Partial victory for FNI researcher in environmental case against Norway
Professor of law and FNI researcher Ole Kristian Fauchald appealed to a higher court after his request for access to documents was rejected by the Norwegian government. An international committee has now reviewed the case – and offers serious criticism of the government’s handling of the matter.
Although the Committee does not find sufficient evidence to support Dr Fauchald in all his claims, its conclusion is decidedly critical: the Norwegian government has mistreated the case.
Questioned the government
At the core of the Fauchald v. Norway case is the Norwegian Nature Diversity Act of 2009, and the government’s decision to limit the geographical scope of this law so that most of its provisions would not apply to Norway’s continental shelf and its Exclusive Economic Zone. The government justified this by referring to concerns that applying the Act also beyond the territorial sea could be in contravention of international law.
Dr Fauchald, an expert on environmental legislation and international law himself, questioned the government’s decision and therefore asked the Ministry of the Environment to grant him access to the legal assessments related to the case.
This request started what proved to be a lengthy process.
Long story short
Dr Fauchald’s request was first dismissed by the Ministry, which argued the documents in question were internal classified documents. He then appealed the decision to the Parliamentary Ombudsman, which – after ten months – concluded that the Ministry should reconsider its decision. The Ministry did so, but its final decision, which came some eleven months later, remained unchanged. The Ministry’s key argument was that the need to safeguard the confidentiality of the government’s internal decision-making procedures outweighed the interests of the public in knowing the full background of the case. After another eight months, the Ombudsman somewhat reluctantly accepted the Ministry’s reconsideration.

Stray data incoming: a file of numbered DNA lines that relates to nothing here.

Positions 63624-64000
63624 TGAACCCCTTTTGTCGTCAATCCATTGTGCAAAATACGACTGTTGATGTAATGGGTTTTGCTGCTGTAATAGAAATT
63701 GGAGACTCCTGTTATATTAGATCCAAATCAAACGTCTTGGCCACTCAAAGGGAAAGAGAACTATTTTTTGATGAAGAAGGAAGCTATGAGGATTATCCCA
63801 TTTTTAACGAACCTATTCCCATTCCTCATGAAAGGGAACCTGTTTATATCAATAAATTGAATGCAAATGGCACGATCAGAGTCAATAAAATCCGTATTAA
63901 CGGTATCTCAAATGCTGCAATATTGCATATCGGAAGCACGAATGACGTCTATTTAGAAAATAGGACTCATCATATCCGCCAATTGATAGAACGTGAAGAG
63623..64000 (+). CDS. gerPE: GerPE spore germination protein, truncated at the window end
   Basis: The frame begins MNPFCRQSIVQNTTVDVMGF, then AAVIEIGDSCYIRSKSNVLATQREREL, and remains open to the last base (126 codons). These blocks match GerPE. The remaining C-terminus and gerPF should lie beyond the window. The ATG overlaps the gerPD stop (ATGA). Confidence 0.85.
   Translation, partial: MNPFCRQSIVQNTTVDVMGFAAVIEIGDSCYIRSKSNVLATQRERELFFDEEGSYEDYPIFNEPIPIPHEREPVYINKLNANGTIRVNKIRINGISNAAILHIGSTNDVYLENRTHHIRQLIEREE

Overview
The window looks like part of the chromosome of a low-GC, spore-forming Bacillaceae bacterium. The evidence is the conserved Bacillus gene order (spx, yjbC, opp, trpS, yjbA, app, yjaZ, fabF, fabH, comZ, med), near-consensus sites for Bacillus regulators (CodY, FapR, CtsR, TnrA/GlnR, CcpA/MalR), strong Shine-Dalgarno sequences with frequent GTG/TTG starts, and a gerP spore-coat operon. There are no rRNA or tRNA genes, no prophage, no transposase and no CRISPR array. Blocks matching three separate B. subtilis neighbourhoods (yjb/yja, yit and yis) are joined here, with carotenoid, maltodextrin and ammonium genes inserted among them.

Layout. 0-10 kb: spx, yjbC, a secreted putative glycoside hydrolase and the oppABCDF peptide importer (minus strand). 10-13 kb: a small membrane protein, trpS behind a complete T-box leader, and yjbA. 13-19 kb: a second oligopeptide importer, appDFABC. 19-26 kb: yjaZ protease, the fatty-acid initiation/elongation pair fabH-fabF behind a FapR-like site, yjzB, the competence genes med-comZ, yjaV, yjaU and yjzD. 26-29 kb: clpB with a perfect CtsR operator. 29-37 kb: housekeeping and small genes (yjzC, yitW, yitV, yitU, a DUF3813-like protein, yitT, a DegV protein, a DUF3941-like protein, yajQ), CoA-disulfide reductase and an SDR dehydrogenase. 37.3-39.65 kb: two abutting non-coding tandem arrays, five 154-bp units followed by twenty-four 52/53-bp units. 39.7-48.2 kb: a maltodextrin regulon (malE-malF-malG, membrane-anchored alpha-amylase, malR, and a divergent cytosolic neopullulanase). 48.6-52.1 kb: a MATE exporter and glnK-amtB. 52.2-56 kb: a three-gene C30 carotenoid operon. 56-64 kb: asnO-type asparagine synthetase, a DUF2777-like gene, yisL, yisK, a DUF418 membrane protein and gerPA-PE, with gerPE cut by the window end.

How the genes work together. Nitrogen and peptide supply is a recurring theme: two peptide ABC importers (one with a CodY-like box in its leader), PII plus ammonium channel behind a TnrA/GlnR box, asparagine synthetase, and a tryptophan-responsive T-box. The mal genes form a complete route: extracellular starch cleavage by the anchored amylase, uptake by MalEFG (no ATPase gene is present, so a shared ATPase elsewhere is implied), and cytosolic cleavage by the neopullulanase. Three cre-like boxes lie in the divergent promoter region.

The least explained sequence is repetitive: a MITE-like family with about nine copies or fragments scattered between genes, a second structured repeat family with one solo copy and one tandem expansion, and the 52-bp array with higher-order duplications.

Dr Fauchald was not satisfied, however. Drawing on the Aarhus Convention (full title: the UNECE Convention on Access to Information, Public Participation in Decision-making and Access to Justice in Environmental Matters) appealed to the Convention’s Compliance Committee – a body established to ensure that the parties to that Convention comply with rules relating to ‘good environmental governance’; access to environmental information, public participation in decision-making processes and access to justice.
‘In my view, the case raised very important issues regarding the relationship between the government and the Parliament’, says Fauchald. ‘Since the government has access to significant legal expertise, it can easily outmanoeuvre the Parliament by claiming that certain policies would risk being unlawful. It is important that independent researchers be allowed to assess such claims. Moreover, issues like this can also contribute to the growing political frustration with international law and institutions around the world today. Therefore I was determined to persevere with the case', explains Fauchald.